How I set the stage in motion
You have to know your crowd; many kids aren’t coordinated enough for motions or choreography, and it does add a level of pressure. Even though some kids can handle them, and harmonies too, I stay away from those so the group stays focused.
The most rewarding part
Kolainu helps kids in so many areas of life. Our kids need healthy outlets, and yes, sports is a good one, but many children aren’t good at sports, or even if they are, they may have untapped musical talent. I once heard that a large majority of frum children who stray have creative talent, and I believe that starting young and letting kids express themselves helps avoid many obstacles later on in life. And it’s been a fun ride for me too, working with so many kids from different yeshivos in different cities, a lot of these kids are just so funny.
What do you do with a kid who has a terrible voice?
Maybe we should change the question to “Since you accept all kids, I assume you have a mixed bag of talent”? Great question! First off, when the choir sings as a whole, they sing in unison, and while some are more on key than others, it sounds great. Kolainu is for kids who enjoy music, so it doesn’t really matter how talented they are. That said, we have some amazing talent that’s first being tapped through the program.
Any plans to expand?
My goal is to enroll thousands of yeshivah students to build self-esteem, have fun, and enjoy their love for music. That’s the dream — to have Kolainu in every frum market around the country, and the world! But for now, it’s just me running it. I originally planned to train and hire someone to travel to run practices and other things, but that hasn’t happened yet, more so because of logistics than anything else; I’ve also been doing Kolainu for only 12 months on this scale, and I’m still tweaking things. Once that’s done, I’d like to hire someone, but it’s a unique position so the candidate will need to be someone who fits well. Baby steps!
By the numbers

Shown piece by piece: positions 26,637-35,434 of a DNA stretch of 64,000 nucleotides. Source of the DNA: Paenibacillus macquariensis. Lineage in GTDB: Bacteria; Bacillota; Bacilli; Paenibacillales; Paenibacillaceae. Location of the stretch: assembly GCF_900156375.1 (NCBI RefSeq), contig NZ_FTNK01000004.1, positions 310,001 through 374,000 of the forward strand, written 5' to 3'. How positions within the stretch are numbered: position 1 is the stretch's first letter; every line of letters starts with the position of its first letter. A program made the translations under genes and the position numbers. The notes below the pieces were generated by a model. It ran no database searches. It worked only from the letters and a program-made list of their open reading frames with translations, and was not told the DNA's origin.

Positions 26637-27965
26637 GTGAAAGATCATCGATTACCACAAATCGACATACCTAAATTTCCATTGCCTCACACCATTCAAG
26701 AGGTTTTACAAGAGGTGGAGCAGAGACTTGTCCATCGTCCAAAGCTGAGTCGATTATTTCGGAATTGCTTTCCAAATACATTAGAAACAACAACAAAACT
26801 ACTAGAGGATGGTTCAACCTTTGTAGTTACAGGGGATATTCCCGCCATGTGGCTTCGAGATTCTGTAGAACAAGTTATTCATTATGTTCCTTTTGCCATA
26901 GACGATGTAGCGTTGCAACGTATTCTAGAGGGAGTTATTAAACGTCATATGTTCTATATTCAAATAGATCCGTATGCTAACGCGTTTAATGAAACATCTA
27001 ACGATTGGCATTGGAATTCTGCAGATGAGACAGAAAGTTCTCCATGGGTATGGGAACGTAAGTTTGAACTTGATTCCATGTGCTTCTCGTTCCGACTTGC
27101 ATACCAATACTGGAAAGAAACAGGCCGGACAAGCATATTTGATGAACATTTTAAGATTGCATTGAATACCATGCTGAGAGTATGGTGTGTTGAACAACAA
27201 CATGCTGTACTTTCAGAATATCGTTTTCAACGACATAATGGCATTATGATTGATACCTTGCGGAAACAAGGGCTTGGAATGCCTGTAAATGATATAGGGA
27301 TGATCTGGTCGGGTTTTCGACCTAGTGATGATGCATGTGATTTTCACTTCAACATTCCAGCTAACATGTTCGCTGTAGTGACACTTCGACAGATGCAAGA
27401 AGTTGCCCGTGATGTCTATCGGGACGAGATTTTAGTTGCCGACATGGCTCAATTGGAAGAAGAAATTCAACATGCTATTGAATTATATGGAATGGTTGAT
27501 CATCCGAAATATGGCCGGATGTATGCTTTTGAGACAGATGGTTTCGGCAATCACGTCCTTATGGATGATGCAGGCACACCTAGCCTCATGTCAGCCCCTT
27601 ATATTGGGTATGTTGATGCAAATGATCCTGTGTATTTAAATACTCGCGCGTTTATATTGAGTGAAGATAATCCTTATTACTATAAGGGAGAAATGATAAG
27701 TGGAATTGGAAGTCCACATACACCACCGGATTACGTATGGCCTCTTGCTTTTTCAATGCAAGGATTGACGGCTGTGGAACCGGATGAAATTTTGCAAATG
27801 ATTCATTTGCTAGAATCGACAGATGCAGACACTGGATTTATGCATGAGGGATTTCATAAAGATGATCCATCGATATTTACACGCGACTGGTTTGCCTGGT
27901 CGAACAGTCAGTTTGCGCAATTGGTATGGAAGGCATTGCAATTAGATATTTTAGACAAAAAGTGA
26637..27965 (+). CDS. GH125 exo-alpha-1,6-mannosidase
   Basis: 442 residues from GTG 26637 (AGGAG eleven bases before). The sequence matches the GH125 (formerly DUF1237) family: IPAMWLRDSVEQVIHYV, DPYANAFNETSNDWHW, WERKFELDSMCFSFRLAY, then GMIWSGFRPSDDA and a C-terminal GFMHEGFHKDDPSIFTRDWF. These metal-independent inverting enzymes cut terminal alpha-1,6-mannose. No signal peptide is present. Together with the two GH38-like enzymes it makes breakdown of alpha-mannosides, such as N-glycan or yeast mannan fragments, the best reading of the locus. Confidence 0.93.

550+ the number of kids I’ve worked with
15 the number of Kolainu performances I’ve run
25,660 the miles I’ve racked up flying to practices and performances
5,000 the miles I’ve driven — and we’re just getting started!
I’m a practicing speech language pathologist, I do early intervention with toddlers, and I used to teach fifth grade boys. I work in northern Jersey near the George Washington Bridge, and I head to my night gig, as I call Kolainu, from there.
The biggest technical difficulty
Travel arrangements are definitely the toughest part: getting to airports, Ubers, traffic, delayed flights. The schedule is a bit crazy, and I haven’t been home much, which is hard.
The greatest side benefit
I try to make practices social, fun, and engaging. When you have so many kids in a group, there are a lot of skills you can work on, aside from just singing. The number one thing the choir does for kids is build confidence. Someone told me, “My son loves to sing but usually does so in an undertone while playing. He’s overshadowed by two teen brothers. He really enjoyed the practices — he started off saying he loves the singing but has no interest in a solo, and then he told us he had two!”
My biggest blooper
Seating for my first show in Lakewood, oh boy! It was theater-style, and I copy-pasted the layout diagram to my programmer so we could sell tickets on the site. Only issue was the screenshot was backward. Just imagine, everyone who bought front row tickets had back row seats, and vice versa. Well, we got everything settled — everyone found their seats slowly, I did a little extra emceeing, and it was one of the nicest shows we did.
(Originally featured in Mishpacha, Issue 761)